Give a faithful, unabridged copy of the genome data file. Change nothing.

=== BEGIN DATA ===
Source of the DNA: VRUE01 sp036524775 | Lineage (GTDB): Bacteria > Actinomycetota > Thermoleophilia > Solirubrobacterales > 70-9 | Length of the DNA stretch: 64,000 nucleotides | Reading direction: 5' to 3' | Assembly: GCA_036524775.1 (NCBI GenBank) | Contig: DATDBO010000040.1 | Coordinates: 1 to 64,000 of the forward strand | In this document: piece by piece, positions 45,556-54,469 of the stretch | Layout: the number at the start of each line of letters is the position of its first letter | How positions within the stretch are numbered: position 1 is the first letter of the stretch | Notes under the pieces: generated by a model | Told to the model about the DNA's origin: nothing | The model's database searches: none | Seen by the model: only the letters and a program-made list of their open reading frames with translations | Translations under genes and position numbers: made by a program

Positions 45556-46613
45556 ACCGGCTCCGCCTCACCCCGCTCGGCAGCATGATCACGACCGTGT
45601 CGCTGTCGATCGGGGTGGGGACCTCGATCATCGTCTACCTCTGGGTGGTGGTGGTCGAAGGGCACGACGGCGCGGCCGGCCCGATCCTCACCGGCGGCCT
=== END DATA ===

Source of the DNA: VRUE01 sp036524775 | Lineage (GTDB): Bacteria > Actinomycetota > Thermoleophilia > Solirubrobacterales > 70-9 | Length of the DNA stretch: 64,000 nucleotides | Reading direction: 5' to 3' | Assembly: GCA_036524775.1 (NCBI GenBank) | Contig: DATDBO010000040.1 | Coordinates: 1 to 64,000 of the forward strand | In this document: piece by piece, positions 45,556-54,469 of the stretch | Layout: the number at the start of each line of letters is the position of its first letter | How positions within the stretch are numbered: position 1 is the first letter of the stretch | Notes under the pieces: generated by a model | Told to the model about the DNA's origin: nothing | The model's database searches: none | Seen by the model: only the letters and a program-made list of their open reading frames with translations | Translations under genes and position numbers: made by a program

Positions 45556-46613
45556 ACCGGCTCCGCCTCACCCCGCTCGGCAGCATGATCACGACCGTGT
45601 CGCTGTCGATCGGGGTGGGGACCTCGATCATCGTCTACCTCTGGGTGGTGGTGGTCGAAGGGCACGACGGCGCGGCCGGCCCGATCCTCACCGGCGGCCT